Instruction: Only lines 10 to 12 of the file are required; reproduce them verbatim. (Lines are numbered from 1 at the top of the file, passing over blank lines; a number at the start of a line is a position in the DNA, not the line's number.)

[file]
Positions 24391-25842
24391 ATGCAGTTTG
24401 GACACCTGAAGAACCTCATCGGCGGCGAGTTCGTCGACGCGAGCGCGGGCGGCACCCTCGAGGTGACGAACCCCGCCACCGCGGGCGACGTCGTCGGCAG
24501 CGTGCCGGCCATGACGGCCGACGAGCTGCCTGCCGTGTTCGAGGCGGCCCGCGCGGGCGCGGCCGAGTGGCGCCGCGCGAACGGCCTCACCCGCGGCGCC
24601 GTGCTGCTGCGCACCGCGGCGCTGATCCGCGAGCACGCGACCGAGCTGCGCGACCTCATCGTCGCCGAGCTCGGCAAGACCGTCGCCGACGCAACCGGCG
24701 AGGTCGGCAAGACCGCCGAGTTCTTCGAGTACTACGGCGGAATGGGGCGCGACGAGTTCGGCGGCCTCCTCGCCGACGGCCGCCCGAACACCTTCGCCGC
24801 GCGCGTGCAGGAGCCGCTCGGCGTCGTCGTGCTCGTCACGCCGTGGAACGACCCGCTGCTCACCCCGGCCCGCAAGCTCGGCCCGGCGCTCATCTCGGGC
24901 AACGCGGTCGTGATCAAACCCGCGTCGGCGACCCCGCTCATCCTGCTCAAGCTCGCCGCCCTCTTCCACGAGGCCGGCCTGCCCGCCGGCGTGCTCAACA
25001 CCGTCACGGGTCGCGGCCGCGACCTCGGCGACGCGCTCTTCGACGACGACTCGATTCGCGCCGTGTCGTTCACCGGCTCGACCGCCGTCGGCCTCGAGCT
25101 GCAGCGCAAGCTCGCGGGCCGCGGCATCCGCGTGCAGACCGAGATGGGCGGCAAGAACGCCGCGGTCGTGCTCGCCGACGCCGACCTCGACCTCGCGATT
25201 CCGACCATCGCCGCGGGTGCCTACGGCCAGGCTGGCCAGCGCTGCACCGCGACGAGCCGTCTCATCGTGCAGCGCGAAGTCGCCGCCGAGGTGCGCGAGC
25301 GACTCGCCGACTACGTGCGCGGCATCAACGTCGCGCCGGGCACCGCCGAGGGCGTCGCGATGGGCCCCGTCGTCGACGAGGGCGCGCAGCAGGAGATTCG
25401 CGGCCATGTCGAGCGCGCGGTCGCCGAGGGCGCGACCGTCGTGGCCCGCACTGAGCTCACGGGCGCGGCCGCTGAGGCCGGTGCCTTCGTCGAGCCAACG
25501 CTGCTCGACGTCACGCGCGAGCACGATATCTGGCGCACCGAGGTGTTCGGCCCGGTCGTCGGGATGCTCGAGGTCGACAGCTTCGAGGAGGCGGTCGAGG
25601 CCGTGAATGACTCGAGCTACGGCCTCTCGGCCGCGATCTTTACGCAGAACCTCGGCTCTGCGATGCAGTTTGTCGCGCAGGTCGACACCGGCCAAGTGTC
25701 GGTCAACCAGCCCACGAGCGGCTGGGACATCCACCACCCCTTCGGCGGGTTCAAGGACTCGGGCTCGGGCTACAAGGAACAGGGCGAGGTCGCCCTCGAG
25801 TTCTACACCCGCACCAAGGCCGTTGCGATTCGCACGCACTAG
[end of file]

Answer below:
25101 GCAGCGCAAGCTCGCGGGCCGCGGCATCCGCGTGCAGACCGAGATGGGCGGCAAGAACGCCGCGGTCGTGCTCGCCGACGCCGACCTCGACCTCGCGATT
25201 CCGACCATCGCCGCGGGTGCCTACGGCCAGGCTGGCCAGCGCTGCACCGCGACGAGCCGTCTCATCGTGCAGCGCGAAGTCGCCGCCGAGGTGCGCGAGC
25301 GACTCGCCGACTACGTGCGCGGCATCAACGTCGCGCCGGGCACCGCCGAGGGCGTCGCGATGGGCCCCGTCGTCGACGAGGGCGCGCAGCAGGAGATTCG